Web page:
7x7x7 LED cube driven by Arduino mega


Sure, the physical build itself looks great, but it’s what [Michael] did with the firmware that impresses us the most. He’s using an Arduino Mega to drive the 7x7x7 cube and manages to squeeze out what he calls 142 frames per second with the setup. We’re not sure FPS is the right measurement, as we believe it’s the multiplexing rate that he’s trying to describle. It takes 144 uS to scan the entire matrix once. He performs the scan seven times per frame and the result is a flicker-free appearance, even to cameras.

You can see a video demonstration after the break. Since [Michael] emailed us directly with more details about the build we’ve pasted those below the fold as well.

If you’re looking for a more entry-level Arduino LED cube this 4x4x4 project is just the thing.

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Cellular vehicle information and control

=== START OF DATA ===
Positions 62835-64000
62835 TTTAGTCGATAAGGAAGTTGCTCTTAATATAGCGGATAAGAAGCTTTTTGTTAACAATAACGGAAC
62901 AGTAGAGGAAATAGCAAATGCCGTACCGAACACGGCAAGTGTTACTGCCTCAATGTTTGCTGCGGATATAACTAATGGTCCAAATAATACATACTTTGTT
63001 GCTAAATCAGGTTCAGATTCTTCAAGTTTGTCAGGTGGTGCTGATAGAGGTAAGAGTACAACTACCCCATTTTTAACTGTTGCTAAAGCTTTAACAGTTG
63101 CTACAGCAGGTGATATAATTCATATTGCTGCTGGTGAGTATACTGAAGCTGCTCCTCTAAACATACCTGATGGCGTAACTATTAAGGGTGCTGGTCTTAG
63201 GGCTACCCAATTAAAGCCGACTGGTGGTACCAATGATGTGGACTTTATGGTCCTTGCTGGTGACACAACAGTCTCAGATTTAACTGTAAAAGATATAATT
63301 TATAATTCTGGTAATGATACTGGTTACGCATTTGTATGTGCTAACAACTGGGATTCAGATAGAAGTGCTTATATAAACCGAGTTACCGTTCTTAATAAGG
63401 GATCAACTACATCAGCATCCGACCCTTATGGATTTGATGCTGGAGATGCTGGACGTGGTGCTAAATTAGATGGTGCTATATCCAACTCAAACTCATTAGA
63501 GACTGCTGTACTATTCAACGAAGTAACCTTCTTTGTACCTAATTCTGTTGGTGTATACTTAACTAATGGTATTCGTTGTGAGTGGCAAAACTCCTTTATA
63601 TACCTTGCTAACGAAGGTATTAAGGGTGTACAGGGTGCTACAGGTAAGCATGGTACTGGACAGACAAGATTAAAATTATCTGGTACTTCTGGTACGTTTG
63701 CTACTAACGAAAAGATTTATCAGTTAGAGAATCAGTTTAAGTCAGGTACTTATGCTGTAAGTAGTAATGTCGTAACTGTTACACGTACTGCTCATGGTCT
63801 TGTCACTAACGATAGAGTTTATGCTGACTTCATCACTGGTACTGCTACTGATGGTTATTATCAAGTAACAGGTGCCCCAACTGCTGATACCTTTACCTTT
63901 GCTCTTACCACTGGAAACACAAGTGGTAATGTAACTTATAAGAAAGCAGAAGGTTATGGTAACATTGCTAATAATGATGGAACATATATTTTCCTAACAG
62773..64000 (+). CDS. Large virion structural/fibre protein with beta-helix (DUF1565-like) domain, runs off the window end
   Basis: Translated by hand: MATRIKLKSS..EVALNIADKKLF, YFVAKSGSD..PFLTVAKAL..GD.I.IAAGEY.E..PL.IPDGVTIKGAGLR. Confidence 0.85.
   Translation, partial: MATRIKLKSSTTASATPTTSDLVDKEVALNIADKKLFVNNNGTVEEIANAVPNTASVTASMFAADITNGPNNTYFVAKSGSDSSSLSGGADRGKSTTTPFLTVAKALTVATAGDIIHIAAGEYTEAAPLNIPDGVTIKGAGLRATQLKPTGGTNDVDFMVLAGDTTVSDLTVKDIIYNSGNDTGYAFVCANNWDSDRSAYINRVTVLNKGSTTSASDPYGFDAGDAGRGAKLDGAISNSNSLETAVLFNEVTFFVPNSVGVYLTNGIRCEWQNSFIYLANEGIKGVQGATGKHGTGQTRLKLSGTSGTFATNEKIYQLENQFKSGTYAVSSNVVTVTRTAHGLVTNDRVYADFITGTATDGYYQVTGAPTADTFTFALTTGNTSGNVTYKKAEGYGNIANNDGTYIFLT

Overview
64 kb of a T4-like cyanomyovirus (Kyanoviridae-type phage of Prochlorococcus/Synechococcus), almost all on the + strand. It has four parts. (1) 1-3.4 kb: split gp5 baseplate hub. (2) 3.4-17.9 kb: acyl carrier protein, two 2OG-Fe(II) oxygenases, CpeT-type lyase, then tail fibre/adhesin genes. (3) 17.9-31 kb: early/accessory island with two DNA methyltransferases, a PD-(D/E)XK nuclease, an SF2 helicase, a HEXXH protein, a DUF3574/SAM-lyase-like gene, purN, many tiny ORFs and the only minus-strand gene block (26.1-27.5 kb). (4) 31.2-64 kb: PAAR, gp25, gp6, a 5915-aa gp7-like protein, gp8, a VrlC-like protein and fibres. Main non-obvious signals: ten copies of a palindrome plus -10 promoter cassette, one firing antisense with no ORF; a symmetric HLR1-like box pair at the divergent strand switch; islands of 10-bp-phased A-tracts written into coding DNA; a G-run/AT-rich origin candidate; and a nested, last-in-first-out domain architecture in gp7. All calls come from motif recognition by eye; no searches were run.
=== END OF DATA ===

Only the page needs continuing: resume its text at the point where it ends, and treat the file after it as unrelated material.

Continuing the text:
This hardware, which was built as a Computer Engineering project by [Bryon] and his classmates, gives you feedback and control of a car though a cellular phone network. It uses text messages to communicate with a control device. This can be pretty much any cellphone, but in the clip after the break they show off an Android app which puts a pretty GUI in front of you and abstracts away the tedium of specially formatted messages.

At the heart of the system is an Arduino Mega board. It has a cellular shield with an external antennae for connectivity. A GPS device, relay board, and ODB-II module provide feedback and control to the system. The relays allow the car to be started and the doors to be locked. The GPS and ODB-II module can send back location and vehicle information (anything available from the car’s sensors). There were some issues with the text messages being blocked during testing. The team thinks that the automated back-and-forth triggered some kind of spam filter from the telecom.